This week's language profile is on Oriya, an Indo-Aryan language with over 32 million native speakers. Oriya is an official regional language in the southeastern Indian state of Odisha, where it is spoken by over 75% of the population.
|The Rajarani Temple in Bhubaneswar, the capital of Odisha.|
It is known as the "love temple" due to its erotic carvings.
Recently, the government of Odisha has decided to officially change the name of the language to "Odia". However, it seems that most everyone else seems to have continued to use the name Oriya instead.
Unlike other Indian languages, Oriya has had little influence from Persian and Arabic. It also has several regional dialects which mainly exist due to lexical differences.
Written samples of Oriya have been found from as far back as the 7th century, including inscriptions in temples and on copper plates as well as manuscripts written on palm leaves. The language was first printed in the early 1800s when Christian missionaries helped the people to develop movable type for use with a printing press. This allowed for a literary revolution to take place. While handwritten Oriya at the time more closely resembled Bengali script, the type that was created had more in common with the Tamil and Telugu scripts.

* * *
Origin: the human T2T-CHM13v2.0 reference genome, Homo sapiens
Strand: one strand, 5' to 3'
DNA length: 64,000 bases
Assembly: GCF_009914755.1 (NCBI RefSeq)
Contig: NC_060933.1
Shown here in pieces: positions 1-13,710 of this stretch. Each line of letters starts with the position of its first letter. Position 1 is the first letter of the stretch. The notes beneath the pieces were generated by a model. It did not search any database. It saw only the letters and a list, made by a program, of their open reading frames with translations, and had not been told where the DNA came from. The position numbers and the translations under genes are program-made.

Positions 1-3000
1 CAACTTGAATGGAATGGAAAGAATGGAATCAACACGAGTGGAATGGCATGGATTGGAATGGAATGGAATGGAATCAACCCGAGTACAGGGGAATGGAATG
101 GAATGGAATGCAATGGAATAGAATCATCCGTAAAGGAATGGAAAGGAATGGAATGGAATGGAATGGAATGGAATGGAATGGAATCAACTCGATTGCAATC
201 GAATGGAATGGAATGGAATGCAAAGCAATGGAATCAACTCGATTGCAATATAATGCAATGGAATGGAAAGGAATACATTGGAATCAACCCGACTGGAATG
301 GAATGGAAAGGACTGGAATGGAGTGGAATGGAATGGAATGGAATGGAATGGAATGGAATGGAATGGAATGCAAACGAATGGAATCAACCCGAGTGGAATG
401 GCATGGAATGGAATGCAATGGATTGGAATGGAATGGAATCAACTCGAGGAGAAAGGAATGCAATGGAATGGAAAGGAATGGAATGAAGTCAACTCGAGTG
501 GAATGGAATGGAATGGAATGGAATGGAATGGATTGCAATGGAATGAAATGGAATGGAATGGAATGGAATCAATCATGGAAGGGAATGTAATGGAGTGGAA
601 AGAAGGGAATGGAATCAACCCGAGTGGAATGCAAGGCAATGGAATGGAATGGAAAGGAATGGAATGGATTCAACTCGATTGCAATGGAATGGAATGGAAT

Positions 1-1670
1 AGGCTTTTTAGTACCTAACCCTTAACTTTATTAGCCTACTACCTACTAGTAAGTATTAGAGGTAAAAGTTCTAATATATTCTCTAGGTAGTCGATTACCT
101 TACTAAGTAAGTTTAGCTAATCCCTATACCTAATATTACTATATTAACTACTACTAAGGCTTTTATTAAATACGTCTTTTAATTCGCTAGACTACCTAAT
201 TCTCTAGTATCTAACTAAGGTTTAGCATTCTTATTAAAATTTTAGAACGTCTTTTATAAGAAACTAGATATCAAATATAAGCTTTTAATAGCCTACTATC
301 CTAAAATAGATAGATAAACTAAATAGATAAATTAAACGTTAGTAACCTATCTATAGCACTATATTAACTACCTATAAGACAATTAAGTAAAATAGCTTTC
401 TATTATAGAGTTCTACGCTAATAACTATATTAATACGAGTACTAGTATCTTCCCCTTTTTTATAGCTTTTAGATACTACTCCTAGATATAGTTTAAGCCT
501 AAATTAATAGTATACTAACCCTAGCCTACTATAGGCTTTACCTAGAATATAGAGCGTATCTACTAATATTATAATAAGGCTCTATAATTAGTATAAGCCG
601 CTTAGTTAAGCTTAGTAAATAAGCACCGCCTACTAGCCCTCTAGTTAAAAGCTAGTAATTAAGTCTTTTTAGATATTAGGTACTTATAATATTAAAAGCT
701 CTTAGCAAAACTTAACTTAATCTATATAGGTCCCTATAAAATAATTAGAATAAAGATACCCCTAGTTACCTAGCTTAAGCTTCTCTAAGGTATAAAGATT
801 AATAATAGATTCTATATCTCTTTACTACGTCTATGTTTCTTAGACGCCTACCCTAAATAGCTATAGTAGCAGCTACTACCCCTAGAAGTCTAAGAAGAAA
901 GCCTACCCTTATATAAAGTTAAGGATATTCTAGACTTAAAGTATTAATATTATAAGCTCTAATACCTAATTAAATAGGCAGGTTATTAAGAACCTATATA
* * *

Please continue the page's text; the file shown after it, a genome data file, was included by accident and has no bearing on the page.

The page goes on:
Oriya is written using Oriya script, an abugida with 28 consonants and 6 vowels. Each consonant has an inherent vowel sound which can be changed using diacritics. The script has mostly rounded letters instead of the straight lines found in the closely related Devanagari script which is used to write Hindi.